WASHINGTON (Reuters) - U.S. Federal Reserve Chairman Ben Bernanke said on Wednesday “extraordinary stress” in financial markets was threatening an already weak U.S. economy, but his plea that lawmakers support a $700 billion credit detox plan was met with skepticism.
“The intensification of financial stress in recent weeks, which will make lenders still more cautious about extending credit to households and business, could prove a significant further drag on growth,” Bernanke told the congressional Joint Economic Committee.
“The downside risks to the outlook thus remain a significant concern,” he said. “Action by Congress is urgently required to stabilize the situation and avert what otherwise could be very serious consequences for our financial markets and for our economy.”
Bernanke was appearing before Congress for a second straight day, trying to build a case for the sweeping bank bailout plan constructed by the U.S. Treasury. On Tuesday, he had said the economy could contract without lawmaker action.
Lawmakers, however, have made clear they would not approve the proposal without changes, including more protections for taxpayers and restrictions on the pay of executive at companies that offload their bad assets.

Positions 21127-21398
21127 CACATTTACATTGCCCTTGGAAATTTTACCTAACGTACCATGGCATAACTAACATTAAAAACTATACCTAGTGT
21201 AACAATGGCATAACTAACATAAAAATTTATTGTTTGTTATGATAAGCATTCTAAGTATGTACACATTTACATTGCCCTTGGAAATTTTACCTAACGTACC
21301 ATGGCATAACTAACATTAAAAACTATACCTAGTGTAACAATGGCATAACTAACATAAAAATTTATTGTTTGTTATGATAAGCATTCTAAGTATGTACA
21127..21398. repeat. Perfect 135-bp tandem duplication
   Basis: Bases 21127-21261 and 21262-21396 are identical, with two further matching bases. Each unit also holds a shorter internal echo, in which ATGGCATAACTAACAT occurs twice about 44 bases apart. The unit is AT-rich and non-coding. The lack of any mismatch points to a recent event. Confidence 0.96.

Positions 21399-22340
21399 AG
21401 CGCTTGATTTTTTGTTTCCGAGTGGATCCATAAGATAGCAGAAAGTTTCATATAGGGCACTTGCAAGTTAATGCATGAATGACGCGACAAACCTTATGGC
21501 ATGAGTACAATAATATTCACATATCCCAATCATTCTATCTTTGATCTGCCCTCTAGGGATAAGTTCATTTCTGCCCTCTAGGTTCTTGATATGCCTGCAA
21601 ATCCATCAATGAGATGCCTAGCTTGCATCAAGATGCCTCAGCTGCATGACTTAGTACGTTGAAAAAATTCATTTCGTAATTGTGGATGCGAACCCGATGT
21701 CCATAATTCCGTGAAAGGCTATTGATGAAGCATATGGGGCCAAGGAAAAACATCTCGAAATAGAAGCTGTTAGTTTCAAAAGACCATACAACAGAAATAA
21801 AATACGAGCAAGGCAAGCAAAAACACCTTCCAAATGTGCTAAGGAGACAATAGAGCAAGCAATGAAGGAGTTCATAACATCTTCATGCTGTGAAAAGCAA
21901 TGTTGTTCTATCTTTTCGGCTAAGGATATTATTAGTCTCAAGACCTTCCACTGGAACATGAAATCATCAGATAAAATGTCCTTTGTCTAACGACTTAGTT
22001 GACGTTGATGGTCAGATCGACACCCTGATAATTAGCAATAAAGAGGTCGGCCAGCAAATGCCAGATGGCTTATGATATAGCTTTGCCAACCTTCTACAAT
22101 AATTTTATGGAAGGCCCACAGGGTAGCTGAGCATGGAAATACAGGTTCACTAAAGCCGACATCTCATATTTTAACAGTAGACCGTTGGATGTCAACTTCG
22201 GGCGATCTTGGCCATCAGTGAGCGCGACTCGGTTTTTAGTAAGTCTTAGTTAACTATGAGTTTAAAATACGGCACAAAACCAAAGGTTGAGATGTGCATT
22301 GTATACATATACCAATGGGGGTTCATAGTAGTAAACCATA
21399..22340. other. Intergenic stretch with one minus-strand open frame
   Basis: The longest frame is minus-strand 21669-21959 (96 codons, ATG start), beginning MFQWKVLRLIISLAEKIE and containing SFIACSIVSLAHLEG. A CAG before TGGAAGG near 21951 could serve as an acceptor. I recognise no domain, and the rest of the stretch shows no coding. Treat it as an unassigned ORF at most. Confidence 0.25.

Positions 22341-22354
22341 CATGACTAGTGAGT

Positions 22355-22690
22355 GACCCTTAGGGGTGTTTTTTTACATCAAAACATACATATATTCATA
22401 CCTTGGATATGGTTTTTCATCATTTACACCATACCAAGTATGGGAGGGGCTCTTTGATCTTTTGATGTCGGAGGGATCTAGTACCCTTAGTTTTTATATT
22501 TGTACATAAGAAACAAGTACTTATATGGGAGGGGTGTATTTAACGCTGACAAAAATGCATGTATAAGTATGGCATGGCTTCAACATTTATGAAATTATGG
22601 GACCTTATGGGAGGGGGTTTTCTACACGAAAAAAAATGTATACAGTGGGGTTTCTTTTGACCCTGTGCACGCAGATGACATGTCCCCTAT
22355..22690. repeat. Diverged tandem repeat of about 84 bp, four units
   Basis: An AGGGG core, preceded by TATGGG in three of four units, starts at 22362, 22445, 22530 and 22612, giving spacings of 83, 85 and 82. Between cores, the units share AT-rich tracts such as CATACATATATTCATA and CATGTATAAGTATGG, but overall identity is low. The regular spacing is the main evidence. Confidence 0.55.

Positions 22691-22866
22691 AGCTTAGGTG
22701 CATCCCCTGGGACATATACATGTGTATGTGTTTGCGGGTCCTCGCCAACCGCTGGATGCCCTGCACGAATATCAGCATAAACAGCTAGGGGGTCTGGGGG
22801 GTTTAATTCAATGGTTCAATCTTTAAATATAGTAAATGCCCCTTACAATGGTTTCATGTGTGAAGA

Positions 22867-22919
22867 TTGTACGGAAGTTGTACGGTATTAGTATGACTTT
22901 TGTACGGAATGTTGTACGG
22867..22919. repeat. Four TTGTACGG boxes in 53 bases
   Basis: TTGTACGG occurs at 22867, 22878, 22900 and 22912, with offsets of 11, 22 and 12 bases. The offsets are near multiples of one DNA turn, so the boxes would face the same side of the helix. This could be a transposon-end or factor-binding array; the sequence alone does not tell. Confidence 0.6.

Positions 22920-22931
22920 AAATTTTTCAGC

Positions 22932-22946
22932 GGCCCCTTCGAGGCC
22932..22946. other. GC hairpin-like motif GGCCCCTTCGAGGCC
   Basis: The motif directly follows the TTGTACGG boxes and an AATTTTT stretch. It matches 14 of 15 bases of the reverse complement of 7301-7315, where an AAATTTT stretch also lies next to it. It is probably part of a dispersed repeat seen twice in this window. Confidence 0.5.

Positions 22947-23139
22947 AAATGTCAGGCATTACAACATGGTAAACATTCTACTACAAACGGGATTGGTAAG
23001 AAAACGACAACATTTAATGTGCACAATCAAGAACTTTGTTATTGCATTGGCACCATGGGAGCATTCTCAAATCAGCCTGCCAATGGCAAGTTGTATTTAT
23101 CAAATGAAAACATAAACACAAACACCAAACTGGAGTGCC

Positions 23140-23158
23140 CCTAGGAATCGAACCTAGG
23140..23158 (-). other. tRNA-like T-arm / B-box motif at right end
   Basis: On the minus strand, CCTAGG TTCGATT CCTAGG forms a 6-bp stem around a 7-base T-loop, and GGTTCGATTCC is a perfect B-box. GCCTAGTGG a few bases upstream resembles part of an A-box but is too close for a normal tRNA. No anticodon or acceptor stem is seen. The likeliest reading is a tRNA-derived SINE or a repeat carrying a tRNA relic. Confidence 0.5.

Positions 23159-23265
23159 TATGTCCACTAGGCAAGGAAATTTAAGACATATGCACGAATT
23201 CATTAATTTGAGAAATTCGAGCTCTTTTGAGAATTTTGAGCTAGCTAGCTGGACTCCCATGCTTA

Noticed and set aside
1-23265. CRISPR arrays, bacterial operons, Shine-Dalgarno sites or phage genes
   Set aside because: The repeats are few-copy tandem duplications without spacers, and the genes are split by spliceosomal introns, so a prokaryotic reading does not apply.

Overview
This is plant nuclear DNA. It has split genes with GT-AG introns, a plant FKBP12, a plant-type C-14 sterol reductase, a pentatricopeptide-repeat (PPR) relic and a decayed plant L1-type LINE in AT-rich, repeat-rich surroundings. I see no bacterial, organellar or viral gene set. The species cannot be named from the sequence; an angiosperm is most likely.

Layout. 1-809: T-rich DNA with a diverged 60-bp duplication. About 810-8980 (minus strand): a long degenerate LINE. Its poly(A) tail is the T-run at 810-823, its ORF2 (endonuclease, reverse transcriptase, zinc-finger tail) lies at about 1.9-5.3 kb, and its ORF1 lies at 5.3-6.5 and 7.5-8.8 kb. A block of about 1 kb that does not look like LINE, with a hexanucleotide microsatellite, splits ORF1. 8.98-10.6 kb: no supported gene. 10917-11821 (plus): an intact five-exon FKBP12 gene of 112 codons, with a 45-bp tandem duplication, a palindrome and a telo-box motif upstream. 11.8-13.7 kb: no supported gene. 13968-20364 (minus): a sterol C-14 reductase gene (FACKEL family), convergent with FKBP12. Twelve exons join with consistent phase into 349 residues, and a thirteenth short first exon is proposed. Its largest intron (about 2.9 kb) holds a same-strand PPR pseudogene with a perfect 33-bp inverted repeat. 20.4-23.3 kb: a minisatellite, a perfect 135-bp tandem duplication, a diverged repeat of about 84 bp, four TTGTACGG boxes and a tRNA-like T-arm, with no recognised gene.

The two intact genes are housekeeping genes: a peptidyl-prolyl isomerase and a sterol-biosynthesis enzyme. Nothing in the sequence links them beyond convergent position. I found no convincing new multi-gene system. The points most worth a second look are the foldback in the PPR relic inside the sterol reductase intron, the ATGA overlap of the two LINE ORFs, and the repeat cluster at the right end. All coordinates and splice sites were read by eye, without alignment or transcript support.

Sen. Charles Schumer, a New York Democrat who chairs the committee, argued taxpayers should get an equity stake in companies that dispose of tainted assets with the government’s help.
“I remain puzzled by the resistance you and (Treasury Secretary Henry Paulson) have offered to proposals ... about the need for equity being part of the process we are discussing,” Schumer told Bernanke. “It seems only fair that we reward taxpayers if, as we hope, this plan succeeds.”
Paulson would have sweeping authority under Treasury’s proposal to buy mortgage-related and other assets choking the financial system with a huge taxpayer-funded war chest.
Both Paulson and Bernanke have argued the final costs would likely be much lower than the initial price tag since the government would likely be able to recoup much of the value of the assets once markets had recovered.
In his testimony, the Fed chairman offered his bleakest assessment on the economy’s health since a global credit crisis hit more than a year ago.
“Economic activity appears to have decelerated broadly,” Bernanke warned. Labor markets are weak and unemployment is high, he said. Despite an easing of oil and gasoline, consumer spending is likely to be sluggish in the near term, he added.
In addition, slower growth around the world is likely to blunt demand for U.S. exports, which had been helping buoy the economy.
While news on inflation has been more favorable, Bernanke said, the outlook for prices also remains highly uncertain.
Falling oil and commodity prices and the dollar’s rebound from lows hit this summer have eased price pressures, but it is difficult to forecast the course of commodity prices, he cautioned.
“The upside risks to inflation remain a significant concern as well,” Bernanke said.
Additional reporting by Donna Smith, Glenn Somerville, Alister Bull, Emily Kaiser, Karey Wutkowski and Nancy Waitz; Editing by Tom Hals